All change in the ordinary residence rules relating to incapacitated adults

R (Cornwall Council) v SoS for Health & Ors [2014] EWCA Civ 12 (Court of Appeal (Elias, Lewison and Floyd LJJ))


This very important decision of the Court of Appeal overturns the decision of Beatson J that we reported upon in December 2012 and will require the Department of Health to revisit its guidance upon the determination of ordinary residence insofar as it relates to the determination of the ordinary residence of adults unable to decide where they wish to live.  It is also of relevance to the questions of the determination of habitual residence for purposes of the Court of Protection’s cross-border jurisdiction under Schedule 3 to the MCA 2005.

The case arose out of a dispute between local authorities as to the ordinary residence of ‘Philip,’ a man with severe disabilities lacking the capacity to decide where he wished to live and in need of a substantial care package (amounting to some £80,000 per year).   The Secretary of State, asked to decide as to Philip’s ordinary residence, determined that his ordinary residence when he turned 18 was Cornwall where his family home was.  It was common ground that Wiltshire was Philip’s place of ordinary residence until the age of 18; and in accordance with the guidance, there was a presumption that his place of ordinary residence would not change, but that this may be rebutted on the facts.  The Secretary of State found that it had been rebutted in the particular circumstances of the case for the following reasons: (1) Philip was not ordinarily resident in Wiltshire because he no longer had any links at all with that area. The child did not live there; the parents and siblings had moved away from the area, as had the maternal grandparents; and the only link was the fact that Wiltshire had been the authority with responsibility for him under the Children Act 1989 Act: (2) the facts were very similar to R v Waltham Forest LBC, ex p. Vale, 25 February 1985, and whilst it was recognised in the guidance that the principles enunciated in the first test (which, in essence, equated an incapacitated adult with a dependent child) in that case should be adopted with caution, the Secretary of State was satisfied that it could appropriately be applied here; (3) applying ‘Vale 1,’ Cornwall should be treated as the place of ordinary residence, notwithstanding the relatively infrequency of Philip’s visits, primarily upon the basis of the continued close contact with his family there.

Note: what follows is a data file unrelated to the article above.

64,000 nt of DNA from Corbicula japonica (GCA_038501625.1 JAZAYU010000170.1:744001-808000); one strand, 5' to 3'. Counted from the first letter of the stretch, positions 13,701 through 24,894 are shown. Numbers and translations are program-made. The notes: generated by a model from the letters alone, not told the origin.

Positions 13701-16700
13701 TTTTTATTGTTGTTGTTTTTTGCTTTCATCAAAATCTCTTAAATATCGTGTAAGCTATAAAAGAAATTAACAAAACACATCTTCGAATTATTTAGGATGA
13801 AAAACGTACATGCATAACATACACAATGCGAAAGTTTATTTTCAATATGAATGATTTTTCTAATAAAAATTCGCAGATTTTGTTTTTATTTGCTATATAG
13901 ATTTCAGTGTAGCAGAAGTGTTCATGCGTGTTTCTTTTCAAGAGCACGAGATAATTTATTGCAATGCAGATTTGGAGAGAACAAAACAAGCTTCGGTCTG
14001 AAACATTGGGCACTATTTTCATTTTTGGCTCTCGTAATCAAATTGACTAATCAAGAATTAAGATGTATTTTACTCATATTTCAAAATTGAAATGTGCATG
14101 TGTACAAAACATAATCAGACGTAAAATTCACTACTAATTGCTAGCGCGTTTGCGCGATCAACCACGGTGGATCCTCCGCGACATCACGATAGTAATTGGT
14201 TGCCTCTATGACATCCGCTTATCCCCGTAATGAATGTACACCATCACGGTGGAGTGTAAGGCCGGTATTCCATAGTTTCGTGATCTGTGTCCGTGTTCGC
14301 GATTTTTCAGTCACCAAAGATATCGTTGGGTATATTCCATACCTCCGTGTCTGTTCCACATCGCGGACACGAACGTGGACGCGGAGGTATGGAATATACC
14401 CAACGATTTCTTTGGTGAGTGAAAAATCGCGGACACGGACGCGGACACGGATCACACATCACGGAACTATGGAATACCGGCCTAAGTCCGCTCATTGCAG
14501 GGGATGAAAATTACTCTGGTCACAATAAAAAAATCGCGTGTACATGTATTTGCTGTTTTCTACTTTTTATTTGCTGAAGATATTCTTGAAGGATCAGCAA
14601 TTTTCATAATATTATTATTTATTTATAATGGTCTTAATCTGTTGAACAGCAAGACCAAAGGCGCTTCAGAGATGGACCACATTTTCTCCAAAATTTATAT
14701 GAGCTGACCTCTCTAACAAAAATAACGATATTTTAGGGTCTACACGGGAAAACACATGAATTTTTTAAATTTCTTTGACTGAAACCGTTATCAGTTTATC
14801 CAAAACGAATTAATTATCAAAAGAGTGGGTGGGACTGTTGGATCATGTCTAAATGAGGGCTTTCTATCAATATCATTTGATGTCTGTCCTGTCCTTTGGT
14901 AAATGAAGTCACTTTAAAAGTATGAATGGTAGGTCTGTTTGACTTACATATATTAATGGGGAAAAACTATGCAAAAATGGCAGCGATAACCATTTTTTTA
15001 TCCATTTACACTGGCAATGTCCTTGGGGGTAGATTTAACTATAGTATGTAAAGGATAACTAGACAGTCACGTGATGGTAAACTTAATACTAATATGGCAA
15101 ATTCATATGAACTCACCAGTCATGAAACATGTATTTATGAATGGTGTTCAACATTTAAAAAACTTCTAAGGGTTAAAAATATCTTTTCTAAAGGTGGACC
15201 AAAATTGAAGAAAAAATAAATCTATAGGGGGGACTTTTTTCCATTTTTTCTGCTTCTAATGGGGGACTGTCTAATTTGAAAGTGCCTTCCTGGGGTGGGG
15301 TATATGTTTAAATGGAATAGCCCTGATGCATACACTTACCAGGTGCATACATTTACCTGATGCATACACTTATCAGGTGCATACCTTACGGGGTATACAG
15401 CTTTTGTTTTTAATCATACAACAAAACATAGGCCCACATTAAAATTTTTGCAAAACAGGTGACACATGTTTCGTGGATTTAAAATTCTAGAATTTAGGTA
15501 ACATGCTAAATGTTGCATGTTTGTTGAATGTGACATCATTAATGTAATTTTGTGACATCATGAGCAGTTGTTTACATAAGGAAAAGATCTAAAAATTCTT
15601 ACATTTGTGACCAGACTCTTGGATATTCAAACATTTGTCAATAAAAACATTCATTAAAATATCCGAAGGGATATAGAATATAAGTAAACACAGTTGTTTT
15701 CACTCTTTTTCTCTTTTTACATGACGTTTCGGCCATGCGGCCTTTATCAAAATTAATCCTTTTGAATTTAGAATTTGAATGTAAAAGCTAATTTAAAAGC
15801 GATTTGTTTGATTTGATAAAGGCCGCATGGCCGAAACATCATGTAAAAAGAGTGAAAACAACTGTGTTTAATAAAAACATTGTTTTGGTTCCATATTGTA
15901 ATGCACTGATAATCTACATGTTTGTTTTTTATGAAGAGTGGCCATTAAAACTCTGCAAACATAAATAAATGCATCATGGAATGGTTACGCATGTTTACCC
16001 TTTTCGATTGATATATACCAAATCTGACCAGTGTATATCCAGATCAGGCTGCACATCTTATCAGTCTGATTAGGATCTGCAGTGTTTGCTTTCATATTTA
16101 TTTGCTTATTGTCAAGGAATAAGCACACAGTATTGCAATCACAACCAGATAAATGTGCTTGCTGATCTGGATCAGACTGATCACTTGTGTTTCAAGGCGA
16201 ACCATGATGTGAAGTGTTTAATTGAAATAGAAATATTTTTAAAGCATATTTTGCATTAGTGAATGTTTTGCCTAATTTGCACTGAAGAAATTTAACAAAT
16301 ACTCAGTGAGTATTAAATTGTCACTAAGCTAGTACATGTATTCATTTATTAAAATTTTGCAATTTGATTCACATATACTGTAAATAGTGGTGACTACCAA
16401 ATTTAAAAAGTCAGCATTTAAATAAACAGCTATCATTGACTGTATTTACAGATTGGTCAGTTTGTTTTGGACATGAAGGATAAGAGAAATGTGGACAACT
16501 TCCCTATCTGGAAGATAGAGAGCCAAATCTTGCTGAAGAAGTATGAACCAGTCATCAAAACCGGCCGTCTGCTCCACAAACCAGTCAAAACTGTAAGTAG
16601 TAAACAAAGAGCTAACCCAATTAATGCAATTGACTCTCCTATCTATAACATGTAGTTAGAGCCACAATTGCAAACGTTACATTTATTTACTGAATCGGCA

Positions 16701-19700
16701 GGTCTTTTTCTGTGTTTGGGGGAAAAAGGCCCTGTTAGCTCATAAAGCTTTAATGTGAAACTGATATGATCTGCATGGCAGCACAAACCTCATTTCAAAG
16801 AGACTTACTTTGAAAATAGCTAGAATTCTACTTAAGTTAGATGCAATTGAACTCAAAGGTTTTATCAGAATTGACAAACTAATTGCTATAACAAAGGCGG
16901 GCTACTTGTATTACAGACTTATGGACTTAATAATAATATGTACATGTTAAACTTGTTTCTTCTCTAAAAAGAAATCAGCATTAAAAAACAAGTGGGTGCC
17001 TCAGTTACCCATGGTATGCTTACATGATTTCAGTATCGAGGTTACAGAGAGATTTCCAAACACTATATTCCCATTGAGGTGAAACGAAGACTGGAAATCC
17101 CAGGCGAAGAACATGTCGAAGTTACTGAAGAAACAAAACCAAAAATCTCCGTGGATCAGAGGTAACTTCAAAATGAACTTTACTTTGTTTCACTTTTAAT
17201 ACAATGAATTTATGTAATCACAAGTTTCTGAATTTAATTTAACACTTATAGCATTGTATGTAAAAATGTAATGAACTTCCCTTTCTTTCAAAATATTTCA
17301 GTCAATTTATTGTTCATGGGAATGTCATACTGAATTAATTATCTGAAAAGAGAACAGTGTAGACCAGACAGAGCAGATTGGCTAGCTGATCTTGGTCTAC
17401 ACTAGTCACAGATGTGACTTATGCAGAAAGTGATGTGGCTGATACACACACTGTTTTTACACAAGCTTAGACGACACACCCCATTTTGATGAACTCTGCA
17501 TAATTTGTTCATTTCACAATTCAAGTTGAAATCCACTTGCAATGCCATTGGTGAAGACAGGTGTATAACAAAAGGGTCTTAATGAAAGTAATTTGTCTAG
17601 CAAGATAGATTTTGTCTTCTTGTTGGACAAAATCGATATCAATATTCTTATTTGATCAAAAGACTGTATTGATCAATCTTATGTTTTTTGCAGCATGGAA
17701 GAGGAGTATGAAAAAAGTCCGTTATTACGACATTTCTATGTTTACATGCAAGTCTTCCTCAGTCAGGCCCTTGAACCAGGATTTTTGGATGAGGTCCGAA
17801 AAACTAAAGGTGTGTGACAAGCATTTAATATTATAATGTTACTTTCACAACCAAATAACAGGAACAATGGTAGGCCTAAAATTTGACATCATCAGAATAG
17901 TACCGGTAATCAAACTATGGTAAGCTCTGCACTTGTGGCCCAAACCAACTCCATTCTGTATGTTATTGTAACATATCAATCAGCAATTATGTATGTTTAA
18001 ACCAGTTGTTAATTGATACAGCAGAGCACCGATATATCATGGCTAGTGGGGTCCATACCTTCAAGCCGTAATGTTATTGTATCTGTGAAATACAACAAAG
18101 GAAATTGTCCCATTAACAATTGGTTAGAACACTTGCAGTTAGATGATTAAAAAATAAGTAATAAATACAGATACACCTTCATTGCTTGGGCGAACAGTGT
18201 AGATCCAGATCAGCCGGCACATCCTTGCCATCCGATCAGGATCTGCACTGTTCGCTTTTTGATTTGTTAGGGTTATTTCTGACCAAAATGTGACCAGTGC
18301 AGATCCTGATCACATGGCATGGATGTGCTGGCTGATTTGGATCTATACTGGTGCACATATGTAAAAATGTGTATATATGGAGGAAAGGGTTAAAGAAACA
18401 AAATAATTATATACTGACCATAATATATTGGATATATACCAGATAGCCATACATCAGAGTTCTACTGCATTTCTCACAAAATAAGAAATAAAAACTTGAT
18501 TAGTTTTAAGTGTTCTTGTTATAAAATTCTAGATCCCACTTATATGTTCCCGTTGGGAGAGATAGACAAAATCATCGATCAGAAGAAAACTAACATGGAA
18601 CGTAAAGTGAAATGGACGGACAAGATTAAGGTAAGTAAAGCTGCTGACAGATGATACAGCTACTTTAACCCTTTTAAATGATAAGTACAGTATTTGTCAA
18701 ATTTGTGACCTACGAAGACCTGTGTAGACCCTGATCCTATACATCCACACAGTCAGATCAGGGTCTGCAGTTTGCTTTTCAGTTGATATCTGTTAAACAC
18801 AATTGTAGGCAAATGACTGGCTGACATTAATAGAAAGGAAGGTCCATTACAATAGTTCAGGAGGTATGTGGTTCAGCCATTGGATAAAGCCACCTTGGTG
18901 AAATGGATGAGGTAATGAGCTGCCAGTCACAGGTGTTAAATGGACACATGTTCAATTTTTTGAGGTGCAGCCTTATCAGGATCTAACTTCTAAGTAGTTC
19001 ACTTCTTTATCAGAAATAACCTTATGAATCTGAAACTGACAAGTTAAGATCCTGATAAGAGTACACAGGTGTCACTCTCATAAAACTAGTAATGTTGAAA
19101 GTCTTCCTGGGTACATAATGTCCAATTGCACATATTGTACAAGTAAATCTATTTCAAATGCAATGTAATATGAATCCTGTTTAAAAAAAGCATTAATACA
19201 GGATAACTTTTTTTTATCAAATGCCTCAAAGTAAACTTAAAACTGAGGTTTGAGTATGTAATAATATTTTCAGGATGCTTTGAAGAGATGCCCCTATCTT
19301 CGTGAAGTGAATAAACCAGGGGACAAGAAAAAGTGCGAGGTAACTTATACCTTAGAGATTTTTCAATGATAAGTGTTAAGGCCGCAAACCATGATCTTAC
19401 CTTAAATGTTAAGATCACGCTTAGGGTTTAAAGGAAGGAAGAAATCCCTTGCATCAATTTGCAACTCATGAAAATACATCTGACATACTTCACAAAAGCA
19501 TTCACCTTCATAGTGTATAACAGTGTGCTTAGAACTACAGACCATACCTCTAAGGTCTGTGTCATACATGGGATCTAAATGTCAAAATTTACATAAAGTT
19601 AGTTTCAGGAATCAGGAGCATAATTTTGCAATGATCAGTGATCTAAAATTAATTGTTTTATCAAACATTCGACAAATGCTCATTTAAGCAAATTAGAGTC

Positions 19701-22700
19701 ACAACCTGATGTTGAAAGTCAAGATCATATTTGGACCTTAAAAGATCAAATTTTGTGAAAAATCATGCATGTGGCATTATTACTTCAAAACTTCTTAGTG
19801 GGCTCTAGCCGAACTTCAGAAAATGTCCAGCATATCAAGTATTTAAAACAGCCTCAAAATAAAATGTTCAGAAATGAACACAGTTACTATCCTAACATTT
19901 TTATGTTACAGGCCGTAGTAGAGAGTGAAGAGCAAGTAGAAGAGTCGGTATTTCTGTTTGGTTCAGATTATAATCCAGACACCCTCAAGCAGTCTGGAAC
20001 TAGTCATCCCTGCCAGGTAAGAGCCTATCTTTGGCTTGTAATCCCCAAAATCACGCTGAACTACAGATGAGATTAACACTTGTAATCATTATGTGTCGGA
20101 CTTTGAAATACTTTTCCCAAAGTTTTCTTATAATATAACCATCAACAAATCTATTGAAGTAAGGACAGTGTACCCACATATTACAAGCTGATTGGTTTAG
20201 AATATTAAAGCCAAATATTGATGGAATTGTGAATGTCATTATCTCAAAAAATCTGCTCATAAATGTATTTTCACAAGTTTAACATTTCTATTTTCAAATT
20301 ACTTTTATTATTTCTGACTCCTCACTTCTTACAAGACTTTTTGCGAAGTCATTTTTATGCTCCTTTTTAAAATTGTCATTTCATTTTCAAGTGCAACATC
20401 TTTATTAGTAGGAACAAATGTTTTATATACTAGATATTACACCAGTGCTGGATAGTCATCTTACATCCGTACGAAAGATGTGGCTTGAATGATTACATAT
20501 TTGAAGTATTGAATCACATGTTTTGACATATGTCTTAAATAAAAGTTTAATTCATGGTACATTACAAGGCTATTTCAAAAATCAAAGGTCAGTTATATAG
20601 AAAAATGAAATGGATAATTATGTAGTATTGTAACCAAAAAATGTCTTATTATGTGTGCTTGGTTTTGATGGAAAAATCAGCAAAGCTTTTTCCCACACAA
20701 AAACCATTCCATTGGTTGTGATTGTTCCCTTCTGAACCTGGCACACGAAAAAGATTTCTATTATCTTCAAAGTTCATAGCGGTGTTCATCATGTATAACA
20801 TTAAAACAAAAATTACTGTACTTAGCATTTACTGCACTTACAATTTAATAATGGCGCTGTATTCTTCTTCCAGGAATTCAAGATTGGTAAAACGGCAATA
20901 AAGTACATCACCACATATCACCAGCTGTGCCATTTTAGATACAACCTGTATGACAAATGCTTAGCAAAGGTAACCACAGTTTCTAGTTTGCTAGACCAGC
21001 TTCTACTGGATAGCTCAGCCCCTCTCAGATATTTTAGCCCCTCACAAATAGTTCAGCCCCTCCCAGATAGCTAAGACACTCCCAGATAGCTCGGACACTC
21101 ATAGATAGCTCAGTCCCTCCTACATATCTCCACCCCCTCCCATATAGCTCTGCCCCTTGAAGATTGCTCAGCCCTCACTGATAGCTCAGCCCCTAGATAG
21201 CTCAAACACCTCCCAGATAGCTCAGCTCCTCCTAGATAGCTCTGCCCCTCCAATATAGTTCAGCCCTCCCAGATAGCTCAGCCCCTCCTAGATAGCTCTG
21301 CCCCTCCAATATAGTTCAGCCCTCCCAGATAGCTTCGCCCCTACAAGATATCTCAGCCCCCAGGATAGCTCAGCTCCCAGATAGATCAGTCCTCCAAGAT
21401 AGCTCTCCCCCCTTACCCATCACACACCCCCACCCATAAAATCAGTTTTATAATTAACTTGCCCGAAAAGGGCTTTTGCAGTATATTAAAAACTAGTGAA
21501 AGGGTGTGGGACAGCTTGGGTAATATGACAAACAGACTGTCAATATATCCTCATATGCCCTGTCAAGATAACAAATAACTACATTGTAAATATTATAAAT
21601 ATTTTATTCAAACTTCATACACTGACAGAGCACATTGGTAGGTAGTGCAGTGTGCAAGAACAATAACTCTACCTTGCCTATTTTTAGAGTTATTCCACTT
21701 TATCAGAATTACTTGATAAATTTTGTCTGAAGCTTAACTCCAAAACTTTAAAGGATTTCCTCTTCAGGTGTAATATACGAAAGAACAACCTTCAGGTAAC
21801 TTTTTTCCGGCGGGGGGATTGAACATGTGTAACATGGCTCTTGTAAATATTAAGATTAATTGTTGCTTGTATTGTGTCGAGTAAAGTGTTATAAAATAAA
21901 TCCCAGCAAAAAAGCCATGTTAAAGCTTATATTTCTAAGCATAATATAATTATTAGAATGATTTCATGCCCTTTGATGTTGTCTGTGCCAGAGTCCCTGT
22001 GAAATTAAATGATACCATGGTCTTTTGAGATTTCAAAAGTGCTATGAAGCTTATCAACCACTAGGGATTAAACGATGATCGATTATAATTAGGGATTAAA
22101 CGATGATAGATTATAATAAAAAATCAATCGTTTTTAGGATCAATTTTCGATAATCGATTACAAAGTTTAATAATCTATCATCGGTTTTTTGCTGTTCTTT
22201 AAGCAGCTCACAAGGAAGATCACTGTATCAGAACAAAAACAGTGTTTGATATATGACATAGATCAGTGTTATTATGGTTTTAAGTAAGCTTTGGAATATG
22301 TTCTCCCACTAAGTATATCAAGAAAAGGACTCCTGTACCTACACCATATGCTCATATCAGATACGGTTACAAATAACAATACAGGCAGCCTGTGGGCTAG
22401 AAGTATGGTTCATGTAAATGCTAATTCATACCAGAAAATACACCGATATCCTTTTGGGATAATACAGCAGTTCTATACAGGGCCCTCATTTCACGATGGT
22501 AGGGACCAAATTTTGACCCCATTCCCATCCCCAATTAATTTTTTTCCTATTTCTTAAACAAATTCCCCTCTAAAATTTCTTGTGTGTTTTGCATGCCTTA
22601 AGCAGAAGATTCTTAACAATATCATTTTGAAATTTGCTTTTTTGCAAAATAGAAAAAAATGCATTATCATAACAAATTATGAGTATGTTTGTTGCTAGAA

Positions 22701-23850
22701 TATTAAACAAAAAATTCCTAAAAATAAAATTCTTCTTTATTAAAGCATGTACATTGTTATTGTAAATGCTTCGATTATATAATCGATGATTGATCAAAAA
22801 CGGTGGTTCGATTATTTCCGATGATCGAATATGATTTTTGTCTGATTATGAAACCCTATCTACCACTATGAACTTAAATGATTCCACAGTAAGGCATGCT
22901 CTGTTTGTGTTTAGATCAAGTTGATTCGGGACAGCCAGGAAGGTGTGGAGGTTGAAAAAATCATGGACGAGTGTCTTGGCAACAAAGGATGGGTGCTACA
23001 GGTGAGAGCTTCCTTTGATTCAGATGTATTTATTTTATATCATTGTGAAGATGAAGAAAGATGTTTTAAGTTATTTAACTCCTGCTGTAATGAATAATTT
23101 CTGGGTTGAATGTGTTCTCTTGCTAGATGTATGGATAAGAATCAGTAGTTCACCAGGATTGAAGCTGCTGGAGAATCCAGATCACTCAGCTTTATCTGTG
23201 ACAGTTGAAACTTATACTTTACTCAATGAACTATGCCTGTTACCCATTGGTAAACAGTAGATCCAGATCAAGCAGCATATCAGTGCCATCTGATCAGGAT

Cornwall sought to challenge that decision – unsuccessfully – before Beatson J and appealed to the Court of Appeal.

The Court of Appeal rejected the first ground of Cornwall’s appeal – that the Secretary of State did not jurisdiction to determine the issue of ordinary residence – for reasons which need not detain us here.

The Court of Appeal, however, upheld the second ground of Cornwall’s appeal, namely that the Secretary of State had misdirected himself as to the meaning of the phrase ‘ordinary residence’ in the context of adults lacking the capacity to decide where to live.   In so doing, it had cause to consider whether the case of Shah R v Barnet LBC ex parte Shah [1983] AC 309 in fact provided the starting point that it has traditionally been assumed to.  The reasoning of Elias LJ giving the judgment of the Court on the question of ordinary residence in the case of incapacitated adults is sufficiently important that it merits replication in full:

“74. Since the place of ordinary residence is a question of fact, it is perhaps misleading to describe Shah as laying down a test as such at all. Rather, Lord Scarman has identified the paradigm case where an adult will typically be found ordinarily resident – where he has a settled abode as part of the regular order of life, voluntarily chosen. As such it helps to inform cases which depart in various ways from that paradigm. But whatever the merits of that approach for adults, as the Supreme Court held in Re A, Shah should be abandoned as the appropriate test to apply when considering the ordinary residence of young children, because they cannot sensibly be said voluntarily to choose where they live nor to have a subjective settled purpose with respect to it. Precisely the same difficulties arise with respect to those who are severely mentally disabled as Vale itself recognised. Shah provides no real assistance in those cases either.

75. However, in my judgment the first test in Vale establishes something akin to a rule of law. The actual test adopted by Taylor J (set out in para. 25 above) was that where the adult so lacks capacity that he is totally dependent on his parents, then at least in cases where the parents are living together, their place of ordinary residence must be taken to be that of their child. On the facts of that case, the decision is no doubt correct; and it may be that the judge meant the test to be read in that context. Indeed, the test will almost inevitably provide the right answer when the parents are actually caring for their child, because in those circumstances the child will in fact reside with the parents. That was indeed the situation in Vale, albeit for a short period only. Taylor J himself recognised that the position is more complicated when the parents delegate the care of the incapacitated child to others. He said that their child may then acquire what he described as a second ordinary residence. But for the purposes of attributing liability, there can only be one place of ordinary residence since only one authority is ultimately responsible for providing the relevant care and attention; and the Secretary of State must identify which area most satisfies the ordinary residence test.